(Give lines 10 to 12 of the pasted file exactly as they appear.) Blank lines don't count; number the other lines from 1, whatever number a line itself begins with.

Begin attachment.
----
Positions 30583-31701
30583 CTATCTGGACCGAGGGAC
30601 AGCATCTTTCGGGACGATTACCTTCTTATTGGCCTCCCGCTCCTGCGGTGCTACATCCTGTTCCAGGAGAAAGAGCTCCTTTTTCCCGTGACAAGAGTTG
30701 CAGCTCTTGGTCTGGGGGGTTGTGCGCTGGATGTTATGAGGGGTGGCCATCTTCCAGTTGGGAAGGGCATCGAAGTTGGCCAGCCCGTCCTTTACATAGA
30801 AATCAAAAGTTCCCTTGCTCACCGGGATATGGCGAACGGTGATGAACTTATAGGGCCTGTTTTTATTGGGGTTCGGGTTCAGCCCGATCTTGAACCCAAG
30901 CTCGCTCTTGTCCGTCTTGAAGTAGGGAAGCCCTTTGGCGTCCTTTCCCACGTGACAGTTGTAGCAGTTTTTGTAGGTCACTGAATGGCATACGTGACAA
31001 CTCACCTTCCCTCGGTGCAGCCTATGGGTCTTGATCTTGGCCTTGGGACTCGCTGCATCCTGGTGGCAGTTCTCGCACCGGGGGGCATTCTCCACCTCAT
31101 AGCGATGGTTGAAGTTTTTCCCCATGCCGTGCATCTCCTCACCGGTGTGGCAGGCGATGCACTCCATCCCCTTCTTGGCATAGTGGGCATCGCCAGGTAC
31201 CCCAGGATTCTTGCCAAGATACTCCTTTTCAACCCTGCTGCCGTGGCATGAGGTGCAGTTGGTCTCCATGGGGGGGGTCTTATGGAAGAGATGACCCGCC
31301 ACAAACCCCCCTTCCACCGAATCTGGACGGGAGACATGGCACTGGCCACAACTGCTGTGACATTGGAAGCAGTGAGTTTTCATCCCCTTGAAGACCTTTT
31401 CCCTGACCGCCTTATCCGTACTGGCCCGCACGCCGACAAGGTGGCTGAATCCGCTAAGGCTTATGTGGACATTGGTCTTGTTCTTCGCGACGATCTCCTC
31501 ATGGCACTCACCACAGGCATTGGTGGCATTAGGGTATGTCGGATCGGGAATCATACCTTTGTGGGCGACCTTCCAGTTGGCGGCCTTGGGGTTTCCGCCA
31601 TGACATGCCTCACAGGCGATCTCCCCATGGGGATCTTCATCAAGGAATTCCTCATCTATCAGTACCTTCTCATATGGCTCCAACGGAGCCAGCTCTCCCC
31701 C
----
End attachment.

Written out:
31301 ACAAACCCCCCTTCCACCGAATCTGGACGGGAGACATGGCACTGGCCACAACTGCTGTGACATTGGAAGCAGTGAGTTTTCATCCCCTTGAAGACCTTTT
31401 CCCTGACCGCCTTATCCGTACTGGCCCGCACGCCGACAAGGTGGCTGAATCCGCTAAGGCTTATGTGGACATTGGTCTTGTTCTTCGCGACGATCTCCTC
31501 ATGGCACTCACCACAGGCATTGGTGGCATTAGGGTATGTCGGATCGGGAATCATACCTTTGTGGGCGACCTTCCAGTTGGCGGCCTTGGGGTTTCCGCCA